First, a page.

“After experiencing firsthand the inefficiencies of traditional meal plan services, we have seen a clear possibility of disruption in bringing a complete transformation to a sector that is growing tremendously fast, introducing a brand-new concept,” Vincenzo Foglia, director of operations at SquarEat told FoodNavigator-USA.
Enter an initial selection of 15 squared foods – each individually vacuum-sealed in BPA-free, biodegradable bags – delivered weekly in compostable cardboard meal boxes with the tagline: “The meal plan from the future.”
The meal plan from the future
The two-inch squares are prepared and packaged at SquarEat headquarters in Miami Beach, a sleek and minimalist space complete with an access-restricted lab where raw ingredients are transformed through a proprietary process of thermal shocking, low-temperature cooking and vacuum sealing.
Foglia explains that the secret behind this “food of the future” is the square itself, which not only preserves nutrients for up to two weeks without additives but optimizes production, transportation and storage without sacrificing the quality or taste of the food. He clarifies that squares are not a meal replacement but rather “regular food” packaged for versatility, convenience and portion control.
“Some people have compared us to dystopian movies like Snowpiercer or Soylent Green,” he says as he sets out a sampling of squared chicken, salmon, quinoa, sweet potato, zucchini and asparagus with sides of soy-free teriyaki and herbed mayo in tidy packets. Squares have been unsealed, microwaved and pan seared with extra virgin olive oil for a “crunchy touch”.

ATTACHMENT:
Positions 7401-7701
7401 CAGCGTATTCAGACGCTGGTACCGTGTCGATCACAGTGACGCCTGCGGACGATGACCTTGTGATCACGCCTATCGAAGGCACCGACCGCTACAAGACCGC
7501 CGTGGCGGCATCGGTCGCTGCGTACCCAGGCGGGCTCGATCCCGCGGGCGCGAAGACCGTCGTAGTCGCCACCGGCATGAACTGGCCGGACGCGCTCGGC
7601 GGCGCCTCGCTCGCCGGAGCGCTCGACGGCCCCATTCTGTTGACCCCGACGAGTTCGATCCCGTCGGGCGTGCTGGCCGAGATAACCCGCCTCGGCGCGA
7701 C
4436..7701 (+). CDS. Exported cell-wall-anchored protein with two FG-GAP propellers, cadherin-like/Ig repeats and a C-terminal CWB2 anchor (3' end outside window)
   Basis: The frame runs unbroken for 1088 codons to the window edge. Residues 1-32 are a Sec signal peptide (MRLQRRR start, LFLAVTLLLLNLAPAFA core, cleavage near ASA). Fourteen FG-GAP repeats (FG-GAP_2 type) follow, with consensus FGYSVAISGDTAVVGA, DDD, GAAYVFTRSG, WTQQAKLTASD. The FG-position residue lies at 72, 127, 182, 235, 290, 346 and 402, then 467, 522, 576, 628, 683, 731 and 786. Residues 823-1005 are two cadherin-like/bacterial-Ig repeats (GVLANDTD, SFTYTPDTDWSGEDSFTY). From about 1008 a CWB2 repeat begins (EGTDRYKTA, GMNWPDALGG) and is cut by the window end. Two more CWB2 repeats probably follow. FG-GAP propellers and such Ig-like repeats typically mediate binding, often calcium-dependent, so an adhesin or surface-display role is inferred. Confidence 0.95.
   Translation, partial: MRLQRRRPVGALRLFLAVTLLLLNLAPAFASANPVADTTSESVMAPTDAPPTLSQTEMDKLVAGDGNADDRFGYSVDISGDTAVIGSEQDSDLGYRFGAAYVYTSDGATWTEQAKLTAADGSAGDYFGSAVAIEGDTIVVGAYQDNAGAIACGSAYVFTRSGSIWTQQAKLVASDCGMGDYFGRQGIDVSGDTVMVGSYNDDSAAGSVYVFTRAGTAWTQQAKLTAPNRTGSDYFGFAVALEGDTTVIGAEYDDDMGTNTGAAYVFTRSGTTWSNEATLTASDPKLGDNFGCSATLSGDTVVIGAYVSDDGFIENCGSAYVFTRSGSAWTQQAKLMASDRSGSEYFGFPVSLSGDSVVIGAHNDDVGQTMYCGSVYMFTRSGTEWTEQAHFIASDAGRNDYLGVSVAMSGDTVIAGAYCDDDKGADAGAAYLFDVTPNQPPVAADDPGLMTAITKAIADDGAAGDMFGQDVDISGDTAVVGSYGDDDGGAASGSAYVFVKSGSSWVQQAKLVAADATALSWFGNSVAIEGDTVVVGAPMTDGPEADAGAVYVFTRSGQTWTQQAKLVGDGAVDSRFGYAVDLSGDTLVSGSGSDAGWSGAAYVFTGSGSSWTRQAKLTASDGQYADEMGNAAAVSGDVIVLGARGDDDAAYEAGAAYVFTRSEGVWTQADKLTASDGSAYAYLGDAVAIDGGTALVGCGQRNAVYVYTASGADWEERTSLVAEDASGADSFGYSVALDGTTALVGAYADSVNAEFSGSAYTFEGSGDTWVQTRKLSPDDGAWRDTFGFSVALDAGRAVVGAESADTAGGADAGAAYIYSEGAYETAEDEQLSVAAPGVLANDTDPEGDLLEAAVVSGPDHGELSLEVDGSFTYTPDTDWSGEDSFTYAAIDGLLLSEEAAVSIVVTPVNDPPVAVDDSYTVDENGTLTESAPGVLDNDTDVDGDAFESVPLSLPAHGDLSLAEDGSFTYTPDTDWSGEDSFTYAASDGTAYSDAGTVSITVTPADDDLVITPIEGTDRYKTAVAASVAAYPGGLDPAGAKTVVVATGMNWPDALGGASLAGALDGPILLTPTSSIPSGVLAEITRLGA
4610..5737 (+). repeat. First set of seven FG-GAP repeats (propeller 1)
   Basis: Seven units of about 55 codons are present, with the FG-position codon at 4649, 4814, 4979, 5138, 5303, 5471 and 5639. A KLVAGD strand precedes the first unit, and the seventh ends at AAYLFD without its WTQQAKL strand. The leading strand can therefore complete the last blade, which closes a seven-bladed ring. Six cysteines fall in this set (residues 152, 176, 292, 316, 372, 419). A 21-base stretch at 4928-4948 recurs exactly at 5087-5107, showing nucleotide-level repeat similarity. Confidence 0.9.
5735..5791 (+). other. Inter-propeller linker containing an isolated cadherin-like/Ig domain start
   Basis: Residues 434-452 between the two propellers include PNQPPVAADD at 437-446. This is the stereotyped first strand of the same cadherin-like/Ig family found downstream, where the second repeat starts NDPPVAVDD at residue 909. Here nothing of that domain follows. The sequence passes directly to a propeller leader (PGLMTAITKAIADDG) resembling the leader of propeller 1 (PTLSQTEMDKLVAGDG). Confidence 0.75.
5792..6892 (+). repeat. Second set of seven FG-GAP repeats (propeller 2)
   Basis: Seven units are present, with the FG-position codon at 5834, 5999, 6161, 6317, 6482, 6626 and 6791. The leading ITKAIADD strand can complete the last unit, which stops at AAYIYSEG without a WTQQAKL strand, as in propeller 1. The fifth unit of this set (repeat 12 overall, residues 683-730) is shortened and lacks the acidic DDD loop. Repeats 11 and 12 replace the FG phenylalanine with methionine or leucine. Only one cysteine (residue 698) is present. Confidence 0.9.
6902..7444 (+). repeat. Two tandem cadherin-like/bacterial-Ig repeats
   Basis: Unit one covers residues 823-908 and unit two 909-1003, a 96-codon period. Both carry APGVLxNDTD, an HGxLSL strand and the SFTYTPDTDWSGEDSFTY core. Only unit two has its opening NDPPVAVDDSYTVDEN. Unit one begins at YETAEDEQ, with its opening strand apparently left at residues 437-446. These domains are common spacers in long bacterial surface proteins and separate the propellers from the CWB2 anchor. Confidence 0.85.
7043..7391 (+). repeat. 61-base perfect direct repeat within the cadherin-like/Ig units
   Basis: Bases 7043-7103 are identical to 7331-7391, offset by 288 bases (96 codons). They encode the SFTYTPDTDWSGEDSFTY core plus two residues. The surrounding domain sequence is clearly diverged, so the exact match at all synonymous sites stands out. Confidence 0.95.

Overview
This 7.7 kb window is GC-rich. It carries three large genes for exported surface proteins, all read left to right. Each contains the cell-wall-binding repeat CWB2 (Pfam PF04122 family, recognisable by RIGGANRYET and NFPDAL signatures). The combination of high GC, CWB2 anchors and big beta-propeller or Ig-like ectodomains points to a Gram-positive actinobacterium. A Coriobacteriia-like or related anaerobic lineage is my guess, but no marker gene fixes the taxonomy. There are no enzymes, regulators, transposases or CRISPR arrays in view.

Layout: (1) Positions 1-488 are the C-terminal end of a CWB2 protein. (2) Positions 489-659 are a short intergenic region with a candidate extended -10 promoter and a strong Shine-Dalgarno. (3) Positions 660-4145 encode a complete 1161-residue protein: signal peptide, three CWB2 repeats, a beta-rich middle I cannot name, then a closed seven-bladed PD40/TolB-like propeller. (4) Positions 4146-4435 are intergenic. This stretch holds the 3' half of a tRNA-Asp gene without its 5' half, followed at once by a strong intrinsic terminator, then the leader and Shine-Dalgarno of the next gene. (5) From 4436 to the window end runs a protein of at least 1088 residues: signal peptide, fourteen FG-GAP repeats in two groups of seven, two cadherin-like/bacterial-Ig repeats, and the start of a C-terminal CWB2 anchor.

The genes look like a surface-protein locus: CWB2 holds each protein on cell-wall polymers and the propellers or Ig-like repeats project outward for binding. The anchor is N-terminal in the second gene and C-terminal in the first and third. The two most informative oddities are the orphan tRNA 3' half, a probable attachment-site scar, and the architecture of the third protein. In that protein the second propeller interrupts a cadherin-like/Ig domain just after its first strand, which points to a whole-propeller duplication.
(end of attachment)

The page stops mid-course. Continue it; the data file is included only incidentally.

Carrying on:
“You may be skeptical at first, but we are sure about our product. We have been working on it for over two years.”
Subscribing to the square meal
During the 2020 lockdown, SquarEat CEO Paolo Cadegiani – a semi-professional athlete and personal trainer in Miami – worked with a chef in one of his brother’s Sapori Solari restaurants in Milan to standardize recipes and texture while the rest of the team structured the business back in the US.
Target consumers include athletes, students, busy parents or anyone wanting a balanced, flavorful diet without all the work, Foglia explains. He says that the palatable textures and easy-to-eat format also appeal to people with autism and food aversions.
The seven assorted meal boxes come in four- or six-square sizes with prices starting at $9.90 plus shipping for an American Meal Box of prime-cut beef, sweet potato, and broccoli and spinach squares. Subscribers can combine multiples of five meal boxes per weekly subscription and will soon be able to mix and match favorite squares with a “pick-your-own” menu.
“This is clearly not possible for a standard meal-plan business and opens up a market of a completely different size versus our current peers,” Foglia says. Future distribution channels will include gyms, offices, universities, supermarkets, airlines and next-generation vending machines.
After raising nearly $700,000 through its founding partners and crowdfunding, SquarEat launched its subscription service nationwide in December and plans to start its influencer-centric marketing campaign by the end of the month.